by Shelley Dela Cruz | Staff Writer
Singles are sometimes so shy that they are too scared to say something in person. For that reason, the new dating application Tinder was released this year. Tinder is essentially a social app that serves as an avenue for single people trying to find a significant other. Tinder locates people that are nearby in the user’s area. Pictures of these people show up one at a time, and users can like them anonymously or skip them. If two users like each other, Tinder introduces them to each other and allows them to chat directly via the app.
Rated with four out of five stars on Apple’s App Store, most reviews believe Tinder has a good concept but has a lot of room for improvement. The Tinder app still has several bugs and glitches to fix, but the app seems to be slowly gaining its popularly, especially among college students. Tinder is extremely easy to use and is a free app, which makes finding and meeting new people appear simple for those who are not so comfortable doing so in person.
Despite the app’s simplicity, a significant problem with Tinder is that many people who download the app do not take it seriously; Tinder is ridiculed because it is comparable to a basic version of eHarmony or Match.com, except that it is for college students. Consequently, a user may be tricked into believing he or she has found someone who he or she could potentially date, but in reality, there is not enough evidence to make such a conclusion.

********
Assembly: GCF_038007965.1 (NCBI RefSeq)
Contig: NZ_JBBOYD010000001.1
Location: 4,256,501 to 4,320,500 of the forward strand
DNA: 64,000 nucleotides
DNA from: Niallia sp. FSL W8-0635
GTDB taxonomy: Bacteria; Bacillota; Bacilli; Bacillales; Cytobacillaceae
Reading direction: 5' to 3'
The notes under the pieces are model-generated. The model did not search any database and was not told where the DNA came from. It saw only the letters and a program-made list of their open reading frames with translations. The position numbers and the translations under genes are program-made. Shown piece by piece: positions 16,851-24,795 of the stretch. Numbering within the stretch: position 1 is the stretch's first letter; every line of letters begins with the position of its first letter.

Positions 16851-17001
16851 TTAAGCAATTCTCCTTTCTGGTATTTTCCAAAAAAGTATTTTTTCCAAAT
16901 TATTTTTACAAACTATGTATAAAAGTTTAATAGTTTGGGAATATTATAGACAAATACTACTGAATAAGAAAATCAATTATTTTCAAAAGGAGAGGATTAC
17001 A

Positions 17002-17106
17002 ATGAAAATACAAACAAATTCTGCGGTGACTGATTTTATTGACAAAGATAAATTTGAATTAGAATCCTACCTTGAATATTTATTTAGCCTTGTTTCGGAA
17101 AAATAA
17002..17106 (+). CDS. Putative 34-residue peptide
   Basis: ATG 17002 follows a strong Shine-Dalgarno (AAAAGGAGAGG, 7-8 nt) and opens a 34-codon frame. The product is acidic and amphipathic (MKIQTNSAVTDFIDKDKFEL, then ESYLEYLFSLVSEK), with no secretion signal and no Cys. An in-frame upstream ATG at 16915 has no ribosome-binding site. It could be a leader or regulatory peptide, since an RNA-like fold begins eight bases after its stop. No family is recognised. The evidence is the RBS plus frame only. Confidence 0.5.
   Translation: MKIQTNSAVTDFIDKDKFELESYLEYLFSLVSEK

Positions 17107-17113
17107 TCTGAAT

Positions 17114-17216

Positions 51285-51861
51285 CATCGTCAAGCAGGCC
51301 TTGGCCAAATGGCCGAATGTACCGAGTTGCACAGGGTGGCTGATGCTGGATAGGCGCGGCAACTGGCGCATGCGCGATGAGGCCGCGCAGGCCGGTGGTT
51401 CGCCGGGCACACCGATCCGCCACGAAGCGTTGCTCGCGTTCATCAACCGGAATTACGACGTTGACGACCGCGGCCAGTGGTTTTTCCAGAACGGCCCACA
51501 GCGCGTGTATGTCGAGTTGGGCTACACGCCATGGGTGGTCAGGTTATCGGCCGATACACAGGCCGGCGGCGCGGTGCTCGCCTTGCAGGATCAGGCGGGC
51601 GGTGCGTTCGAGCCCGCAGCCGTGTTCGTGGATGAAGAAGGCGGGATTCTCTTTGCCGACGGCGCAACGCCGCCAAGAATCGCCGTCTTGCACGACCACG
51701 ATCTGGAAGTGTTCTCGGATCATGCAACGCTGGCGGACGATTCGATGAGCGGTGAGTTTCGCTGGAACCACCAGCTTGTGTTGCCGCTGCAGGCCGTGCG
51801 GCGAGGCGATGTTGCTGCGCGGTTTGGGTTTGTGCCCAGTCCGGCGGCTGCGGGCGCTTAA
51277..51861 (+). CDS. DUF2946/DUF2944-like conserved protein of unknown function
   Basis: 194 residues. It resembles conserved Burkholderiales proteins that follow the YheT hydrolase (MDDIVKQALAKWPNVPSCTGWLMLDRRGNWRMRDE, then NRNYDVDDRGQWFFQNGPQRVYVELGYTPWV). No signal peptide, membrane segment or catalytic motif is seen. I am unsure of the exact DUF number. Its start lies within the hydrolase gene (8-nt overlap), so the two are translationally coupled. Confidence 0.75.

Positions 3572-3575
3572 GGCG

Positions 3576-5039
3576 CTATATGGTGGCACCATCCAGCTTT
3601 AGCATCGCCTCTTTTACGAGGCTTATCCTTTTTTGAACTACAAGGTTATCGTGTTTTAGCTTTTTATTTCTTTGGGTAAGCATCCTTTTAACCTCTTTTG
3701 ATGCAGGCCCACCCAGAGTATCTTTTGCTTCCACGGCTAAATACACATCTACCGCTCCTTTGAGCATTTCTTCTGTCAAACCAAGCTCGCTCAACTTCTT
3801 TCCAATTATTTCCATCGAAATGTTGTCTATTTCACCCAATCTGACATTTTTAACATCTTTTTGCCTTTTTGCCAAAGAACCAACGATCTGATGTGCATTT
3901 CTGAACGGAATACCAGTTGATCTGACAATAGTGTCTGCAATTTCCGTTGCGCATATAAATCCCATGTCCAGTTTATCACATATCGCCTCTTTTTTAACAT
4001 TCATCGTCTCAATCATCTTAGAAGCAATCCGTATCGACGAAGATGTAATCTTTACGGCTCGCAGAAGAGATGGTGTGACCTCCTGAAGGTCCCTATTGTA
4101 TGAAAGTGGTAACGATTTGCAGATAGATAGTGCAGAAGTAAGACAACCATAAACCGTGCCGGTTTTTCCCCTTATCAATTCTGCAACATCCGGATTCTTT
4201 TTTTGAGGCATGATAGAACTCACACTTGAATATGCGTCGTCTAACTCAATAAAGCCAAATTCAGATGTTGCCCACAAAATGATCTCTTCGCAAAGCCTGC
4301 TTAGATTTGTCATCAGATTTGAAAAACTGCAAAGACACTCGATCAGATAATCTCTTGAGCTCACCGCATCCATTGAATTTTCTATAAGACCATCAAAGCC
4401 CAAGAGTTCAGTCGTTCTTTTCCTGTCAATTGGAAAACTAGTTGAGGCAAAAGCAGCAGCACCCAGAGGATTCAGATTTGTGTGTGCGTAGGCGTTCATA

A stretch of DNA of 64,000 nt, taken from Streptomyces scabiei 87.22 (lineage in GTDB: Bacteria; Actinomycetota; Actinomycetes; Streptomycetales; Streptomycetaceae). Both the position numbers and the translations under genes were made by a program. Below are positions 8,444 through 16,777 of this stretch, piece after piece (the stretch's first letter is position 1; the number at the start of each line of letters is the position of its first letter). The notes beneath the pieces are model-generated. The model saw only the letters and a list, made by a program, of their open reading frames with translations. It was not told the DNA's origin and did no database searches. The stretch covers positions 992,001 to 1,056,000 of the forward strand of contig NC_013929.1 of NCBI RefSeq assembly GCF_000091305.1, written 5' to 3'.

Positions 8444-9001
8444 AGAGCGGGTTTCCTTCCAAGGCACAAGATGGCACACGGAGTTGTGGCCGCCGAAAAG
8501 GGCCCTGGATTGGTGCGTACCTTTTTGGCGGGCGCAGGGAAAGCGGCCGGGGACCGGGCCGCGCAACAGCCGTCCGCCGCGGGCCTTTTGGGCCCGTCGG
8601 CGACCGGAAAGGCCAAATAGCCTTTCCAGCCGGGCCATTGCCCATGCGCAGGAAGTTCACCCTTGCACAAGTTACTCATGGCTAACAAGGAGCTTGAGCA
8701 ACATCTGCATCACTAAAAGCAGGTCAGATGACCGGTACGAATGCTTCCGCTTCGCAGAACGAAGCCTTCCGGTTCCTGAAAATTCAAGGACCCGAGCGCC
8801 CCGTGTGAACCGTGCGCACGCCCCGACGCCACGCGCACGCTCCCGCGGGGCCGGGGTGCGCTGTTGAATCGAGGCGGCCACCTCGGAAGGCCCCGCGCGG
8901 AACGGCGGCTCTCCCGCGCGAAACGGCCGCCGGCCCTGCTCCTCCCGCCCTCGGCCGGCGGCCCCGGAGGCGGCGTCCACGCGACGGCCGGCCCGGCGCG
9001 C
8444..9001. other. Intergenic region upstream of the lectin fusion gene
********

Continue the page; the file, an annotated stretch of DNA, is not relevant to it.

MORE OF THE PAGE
With the fact that some people misuse the app and use it for entertainment purposes, the app can easily come off as incredibly shallow as well. Ultimately, a Tinder user judges another based on a photo that pops up, which may or may not be what the person looks like. There is no real information displayed about the person; the judgment is based solely on appearance.
Because the Tinder app is still dysfunctional with multiple glitches and lacks depth, the future of Tinder is not looking bright. The app will gain and lose interest quickly because it does not pose a realistic outcome for users. To base a dating experience off of a photograph is surely unrealistic, because meeting a person and feeling that attraction is an experience that Tinder just cannot replace.